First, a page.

Publish and be damned. And that's what the BCM review does. Blimey!
|Jul-13-06|| ||brankat: GMs do not make their preparations/novelties/intended tactics and strategies public. The fact that Botvinnik's games were made public only after his death is perhaps somewhat extreme, but not really surprising. |
After all there have been a large number of his "public" games, played over a period of 50 years, fully available for everyone to study. In the end, as <Offramp> says, they were all fixed anyway.
|Jul-13-06|| ||keypusher: <The blurb on the back is strangely worded and contains an extraordinarily irrelevant attack on political correctness.> That seems to be missing from the free version, or perhaps I am so far gone in depravity I failed to notice it.|
|Jul-18-06|| ||A.Alekhine: Is Botvinnik "100 Selected Games" worth purchasing?|
|Jul-18-06|| ||AdrianP: <A.Alekhine> It's a must-have - although the edition I have is in descriptive notation.|
|Jul-18-06|| ||plang: "Is Botvinnik "100 Selected Games" worth purchasing?"|
Great games and solid annotations. The book stops right before the 1948 WC tournament which is where volume II starts.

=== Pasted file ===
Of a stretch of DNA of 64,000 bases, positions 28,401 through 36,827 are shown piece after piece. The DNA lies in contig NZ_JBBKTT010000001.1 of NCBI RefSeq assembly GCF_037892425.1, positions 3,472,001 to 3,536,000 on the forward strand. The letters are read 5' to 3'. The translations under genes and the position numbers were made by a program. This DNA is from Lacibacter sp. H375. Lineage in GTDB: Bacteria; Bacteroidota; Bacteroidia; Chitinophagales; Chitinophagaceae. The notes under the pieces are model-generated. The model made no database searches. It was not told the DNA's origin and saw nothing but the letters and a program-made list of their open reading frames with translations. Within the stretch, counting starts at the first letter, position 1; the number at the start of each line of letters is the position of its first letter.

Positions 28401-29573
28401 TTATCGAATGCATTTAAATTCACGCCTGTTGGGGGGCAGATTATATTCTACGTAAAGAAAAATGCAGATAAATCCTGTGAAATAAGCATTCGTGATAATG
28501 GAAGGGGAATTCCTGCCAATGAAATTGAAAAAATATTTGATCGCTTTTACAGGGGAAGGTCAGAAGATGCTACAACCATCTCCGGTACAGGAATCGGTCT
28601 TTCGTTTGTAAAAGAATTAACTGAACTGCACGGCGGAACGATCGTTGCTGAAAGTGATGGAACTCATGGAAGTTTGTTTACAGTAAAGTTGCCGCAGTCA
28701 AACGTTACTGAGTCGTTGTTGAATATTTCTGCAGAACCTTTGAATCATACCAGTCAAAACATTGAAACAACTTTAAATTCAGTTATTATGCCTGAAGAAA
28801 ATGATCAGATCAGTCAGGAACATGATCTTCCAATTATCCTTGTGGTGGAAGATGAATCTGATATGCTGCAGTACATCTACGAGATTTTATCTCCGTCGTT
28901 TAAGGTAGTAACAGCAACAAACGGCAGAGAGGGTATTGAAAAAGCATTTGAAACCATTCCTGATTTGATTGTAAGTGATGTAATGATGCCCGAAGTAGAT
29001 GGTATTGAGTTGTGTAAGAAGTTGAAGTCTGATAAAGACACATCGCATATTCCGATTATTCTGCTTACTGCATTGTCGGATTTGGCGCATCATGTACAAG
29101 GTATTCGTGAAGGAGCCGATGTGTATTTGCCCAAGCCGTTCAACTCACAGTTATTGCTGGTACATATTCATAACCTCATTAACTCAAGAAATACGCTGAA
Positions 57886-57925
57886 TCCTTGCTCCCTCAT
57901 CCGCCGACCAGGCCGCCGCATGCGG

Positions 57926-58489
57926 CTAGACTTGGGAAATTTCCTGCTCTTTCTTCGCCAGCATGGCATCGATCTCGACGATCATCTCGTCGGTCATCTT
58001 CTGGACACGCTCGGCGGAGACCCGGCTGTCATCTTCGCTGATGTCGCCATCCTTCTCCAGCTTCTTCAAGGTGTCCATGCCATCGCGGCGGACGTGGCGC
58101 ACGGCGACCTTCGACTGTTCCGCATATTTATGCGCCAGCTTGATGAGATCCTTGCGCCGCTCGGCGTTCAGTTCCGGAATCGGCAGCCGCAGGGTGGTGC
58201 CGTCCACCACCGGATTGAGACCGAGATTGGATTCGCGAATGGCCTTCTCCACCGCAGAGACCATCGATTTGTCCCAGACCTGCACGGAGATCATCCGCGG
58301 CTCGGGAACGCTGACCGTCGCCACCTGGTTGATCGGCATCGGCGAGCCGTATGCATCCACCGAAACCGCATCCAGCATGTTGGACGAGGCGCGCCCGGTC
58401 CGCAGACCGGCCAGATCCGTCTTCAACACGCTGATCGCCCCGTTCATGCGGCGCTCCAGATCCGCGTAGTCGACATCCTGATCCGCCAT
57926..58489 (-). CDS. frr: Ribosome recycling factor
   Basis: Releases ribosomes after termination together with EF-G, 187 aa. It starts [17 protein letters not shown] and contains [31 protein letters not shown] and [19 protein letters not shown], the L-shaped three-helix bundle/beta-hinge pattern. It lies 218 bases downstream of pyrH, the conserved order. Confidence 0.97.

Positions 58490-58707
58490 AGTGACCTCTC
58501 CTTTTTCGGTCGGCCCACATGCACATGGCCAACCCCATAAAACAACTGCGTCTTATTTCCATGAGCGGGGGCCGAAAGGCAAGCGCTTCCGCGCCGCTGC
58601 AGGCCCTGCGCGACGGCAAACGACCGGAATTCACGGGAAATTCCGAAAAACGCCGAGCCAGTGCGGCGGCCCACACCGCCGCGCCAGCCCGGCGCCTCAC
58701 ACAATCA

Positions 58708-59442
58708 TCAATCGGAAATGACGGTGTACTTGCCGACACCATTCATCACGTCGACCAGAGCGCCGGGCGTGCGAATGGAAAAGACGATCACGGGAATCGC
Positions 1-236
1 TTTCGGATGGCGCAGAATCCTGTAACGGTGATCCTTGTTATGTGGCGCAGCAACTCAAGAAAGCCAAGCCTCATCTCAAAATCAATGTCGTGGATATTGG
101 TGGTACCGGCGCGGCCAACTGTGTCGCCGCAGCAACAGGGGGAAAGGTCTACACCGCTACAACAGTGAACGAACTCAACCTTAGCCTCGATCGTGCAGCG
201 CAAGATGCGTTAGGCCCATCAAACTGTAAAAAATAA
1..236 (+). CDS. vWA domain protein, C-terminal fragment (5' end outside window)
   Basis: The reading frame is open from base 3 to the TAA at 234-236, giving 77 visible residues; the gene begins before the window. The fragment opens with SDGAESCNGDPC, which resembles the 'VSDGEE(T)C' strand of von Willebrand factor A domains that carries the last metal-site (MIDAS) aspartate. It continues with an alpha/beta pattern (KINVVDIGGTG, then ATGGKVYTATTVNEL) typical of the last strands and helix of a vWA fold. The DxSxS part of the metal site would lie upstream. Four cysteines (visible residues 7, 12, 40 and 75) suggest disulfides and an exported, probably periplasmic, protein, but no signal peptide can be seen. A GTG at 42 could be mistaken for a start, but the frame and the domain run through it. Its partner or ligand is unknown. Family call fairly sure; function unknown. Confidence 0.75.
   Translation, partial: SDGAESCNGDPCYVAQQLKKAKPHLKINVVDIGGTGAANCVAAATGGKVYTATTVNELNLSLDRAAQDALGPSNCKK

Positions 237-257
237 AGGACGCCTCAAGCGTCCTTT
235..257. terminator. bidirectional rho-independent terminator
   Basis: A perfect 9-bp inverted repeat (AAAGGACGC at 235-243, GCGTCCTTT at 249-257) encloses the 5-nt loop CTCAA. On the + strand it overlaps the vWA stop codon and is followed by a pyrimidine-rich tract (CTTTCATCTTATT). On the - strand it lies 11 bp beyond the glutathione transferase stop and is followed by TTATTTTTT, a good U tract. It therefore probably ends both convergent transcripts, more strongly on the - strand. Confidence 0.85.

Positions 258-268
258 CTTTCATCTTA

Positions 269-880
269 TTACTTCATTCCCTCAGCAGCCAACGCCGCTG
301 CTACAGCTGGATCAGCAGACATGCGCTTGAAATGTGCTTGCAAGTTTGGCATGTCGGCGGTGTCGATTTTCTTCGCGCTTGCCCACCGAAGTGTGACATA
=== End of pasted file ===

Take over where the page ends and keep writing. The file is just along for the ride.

|Jul-21-06|| ||agnarlarusson: On Wikipedia it says he died in 1995, not 1997... I know it´s the least big deal ever, but well, which is it?|
|Jul-21-06|| ||Dick Brain: i believe he died in '95 of cancer|
|Jul-21-06|| ||Benzol: <Dick Brain> Good to see you back.|
|Jul-21-06|| ||wharfrat: <A. Alekhine> "100 Selected Games" is indispensable. Many of the games (with the same or similar notes) are also in Botvinnik's 3 volume set, sold in English with a "Best Games" title.|
|Jul-21-06|| ||whiskeyrebel: "100 selected games" is a book to savor for seasoned players. It's important to know that Botvinnik's tone is often a bit gruff compared to most other chess authors. He often scolds his opponents for their inaccuracies although he criticizes his own poor moves too. I enjoy his style..this book seems very "real". I've got to say though, even the supposedly cold Alekhine seems amiable and joyous in his writings compared to Mr. B though.|